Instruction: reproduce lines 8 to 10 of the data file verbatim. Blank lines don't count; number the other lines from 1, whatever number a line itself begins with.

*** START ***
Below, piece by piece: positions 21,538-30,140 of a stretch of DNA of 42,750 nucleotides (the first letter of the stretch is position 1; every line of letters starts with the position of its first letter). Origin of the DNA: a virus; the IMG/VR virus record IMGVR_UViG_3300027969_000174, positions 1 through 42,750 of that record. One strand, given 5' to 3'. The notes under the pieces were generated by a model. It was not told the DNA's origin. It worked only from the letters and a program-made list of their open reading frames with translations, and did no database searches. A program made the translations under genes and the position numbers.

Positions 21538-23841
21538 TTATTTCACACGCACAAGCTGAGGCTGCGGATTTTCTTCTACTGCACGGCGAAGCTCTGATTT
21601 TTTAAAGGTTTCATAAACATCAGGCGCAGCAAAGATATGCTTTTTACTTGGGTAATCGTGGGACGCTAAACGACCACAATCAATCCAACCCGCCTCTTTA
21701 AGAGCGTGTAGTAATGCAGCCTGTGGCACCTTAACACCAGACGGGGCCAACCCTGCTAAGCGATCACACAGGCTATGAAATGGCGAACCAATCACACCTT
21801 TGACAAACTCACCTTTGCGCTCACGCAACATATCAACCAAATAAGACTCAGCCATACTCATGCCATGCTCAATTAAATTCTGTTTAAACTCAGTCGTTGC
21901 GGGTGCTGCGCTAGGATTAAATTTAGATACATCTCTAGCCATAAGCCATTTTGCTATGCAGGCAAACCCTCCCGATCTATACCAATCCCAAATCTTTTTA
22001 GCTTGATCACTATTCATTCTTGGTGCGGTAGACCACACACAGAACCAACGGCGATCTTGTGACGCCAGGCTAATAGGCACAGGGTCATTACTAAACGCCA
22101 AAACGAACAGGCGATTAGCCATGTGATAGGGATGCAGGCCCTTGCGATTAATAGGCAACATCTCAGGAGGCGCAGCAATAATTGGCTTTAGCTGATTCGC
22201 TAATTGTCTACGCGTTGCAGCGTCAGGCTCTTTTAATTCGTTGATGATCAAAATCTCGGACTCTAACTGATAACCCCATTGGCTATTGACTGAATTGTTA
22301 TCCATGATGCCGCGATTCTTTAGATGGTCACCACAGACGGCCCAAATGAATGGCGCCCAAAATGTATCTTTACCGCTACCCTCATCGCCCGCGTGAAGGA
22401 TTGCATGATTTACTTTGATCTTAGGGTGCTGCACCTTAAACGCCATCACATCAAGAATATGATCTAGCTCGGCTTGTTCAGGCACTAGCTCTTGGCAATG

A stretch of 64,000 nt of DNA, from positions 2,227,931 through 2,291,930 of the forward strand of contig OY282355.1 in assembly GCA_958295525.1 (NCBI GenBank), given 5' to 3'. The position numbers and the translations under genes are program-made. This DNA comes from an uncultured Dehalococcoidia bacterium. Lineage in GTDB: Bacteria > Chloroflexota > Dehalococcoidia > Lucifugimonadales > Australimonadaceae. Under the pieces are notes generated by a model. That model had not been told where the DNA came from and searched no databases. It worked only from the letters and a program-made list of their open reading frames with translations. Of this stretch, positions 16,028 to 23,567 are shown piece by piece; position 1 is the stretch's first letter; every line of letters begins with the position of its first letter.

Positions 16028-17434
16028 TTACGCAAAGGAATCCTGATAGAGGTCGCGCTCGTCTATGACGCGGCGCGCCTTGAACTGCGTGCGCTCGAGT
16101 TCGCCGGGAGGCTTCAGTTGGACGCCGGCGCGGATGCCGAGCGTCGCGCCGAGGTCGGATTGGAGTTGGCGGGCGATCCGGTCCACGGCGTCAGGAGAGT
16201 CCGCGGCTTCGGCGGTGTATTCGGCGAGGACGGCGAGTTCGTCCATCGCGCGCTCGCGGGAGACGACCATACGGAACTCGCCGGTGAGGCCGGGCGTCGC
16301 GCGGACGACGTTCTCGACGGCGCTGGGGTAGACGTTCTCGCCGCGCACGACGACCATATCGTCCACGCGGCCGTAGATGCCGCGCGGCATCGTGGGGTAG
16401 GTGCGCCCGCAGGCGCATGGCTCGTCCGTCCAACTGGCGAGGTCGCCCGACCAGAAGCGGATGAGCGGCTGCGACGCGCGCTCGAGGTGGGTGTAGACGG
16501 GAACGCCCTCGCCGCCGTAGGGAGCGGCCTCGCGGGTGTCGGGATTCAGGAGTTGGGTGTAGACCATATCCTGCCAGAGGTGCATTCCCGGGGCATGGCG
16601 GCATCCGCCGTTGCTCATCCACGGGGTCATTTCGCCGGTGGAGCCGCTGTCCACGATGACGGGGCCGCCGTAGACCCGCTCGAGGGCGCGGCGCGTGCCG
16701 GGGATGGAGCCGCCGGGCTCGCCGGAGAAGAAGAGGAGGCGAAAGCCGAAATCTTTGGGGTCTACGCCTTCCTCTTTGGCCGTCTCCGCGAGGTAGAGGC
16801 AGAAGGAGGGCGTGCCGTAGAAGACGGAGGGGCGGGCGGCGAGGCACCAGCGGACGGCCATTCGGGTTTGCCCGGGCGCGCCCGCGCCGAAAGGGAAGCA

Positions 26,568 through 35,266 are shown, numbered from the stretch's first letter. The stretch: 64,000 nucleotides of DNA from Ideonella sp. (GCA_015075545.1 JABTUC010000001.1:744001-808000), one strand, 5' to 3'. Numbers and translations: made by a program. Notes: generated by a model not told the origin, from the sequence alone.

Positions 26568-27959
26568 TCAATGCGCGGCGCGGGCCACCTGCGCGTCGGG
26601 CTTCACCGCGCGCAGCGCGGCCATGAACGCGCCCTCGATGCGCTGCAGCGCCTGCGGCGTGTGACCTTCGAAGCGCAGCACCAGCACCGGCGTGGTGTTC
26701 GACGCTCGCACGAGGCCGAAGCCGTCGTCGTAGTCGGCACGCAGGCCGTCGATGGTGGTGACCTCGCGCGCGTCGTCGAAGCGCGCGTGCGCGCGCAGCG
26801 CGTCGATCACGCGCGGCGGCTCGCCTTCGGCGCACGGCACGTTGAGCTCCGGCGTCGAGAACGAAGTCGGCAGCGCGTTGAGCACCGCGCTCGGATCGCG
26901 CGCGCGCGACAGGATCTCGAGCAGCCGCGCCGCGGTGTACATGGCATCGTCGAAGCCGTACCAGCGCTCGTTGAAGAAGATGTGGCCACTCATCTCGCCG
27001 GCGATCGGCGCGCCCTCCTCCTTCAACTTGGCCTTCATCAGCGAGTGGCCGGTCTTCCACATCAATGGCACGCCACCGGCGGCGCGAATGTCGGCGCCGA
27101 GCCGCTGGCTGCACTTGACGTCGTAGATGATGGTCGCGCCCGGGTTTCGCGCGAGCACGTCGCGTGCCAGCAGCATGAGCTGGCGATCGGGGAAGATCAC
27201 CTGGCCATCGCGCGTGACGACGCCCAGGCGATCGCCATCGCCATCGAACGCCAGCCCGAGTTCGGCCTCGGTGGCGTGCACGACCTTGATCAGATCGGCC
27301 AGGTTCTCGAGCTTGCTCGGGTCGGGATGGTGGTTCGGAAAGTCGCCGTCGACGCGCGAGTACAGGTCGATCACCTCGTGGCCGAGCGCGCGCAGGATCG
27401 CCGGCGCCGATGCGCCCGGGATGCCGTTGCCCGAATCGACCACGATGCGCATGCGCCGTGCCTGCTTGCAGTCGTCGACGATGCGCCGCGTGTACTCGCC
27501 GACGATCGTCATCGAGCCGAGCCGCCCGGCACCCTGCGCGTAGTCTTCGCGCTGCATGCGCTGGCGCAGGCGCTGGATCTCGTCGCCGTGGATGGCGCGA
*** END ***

22001 GCTTGATCACTATTCATTCTTGGTGCGGTAGACCACACACAGAACCAACGGCGATCTTGTGACGCCAGGCTAATAGGCACAGGGTCATTACTAAACGCCA
22101 AAACGAACAGGCGATTAGCCATGTGATAGGGATGCAGGCCCTTGCGATTAATAGGCAACATCTCAGGAGGCGCAGCAATAATTGGCTTTAGCTGATTCGC
22201 TAATTGTCTACGCGTTGCAGCGTCAGGCTCTTTTAATTCGTTGATGATCAAAATCTCGGACTCTAACTGATAACCCCATTGGCTATTGACTGAATTGTTA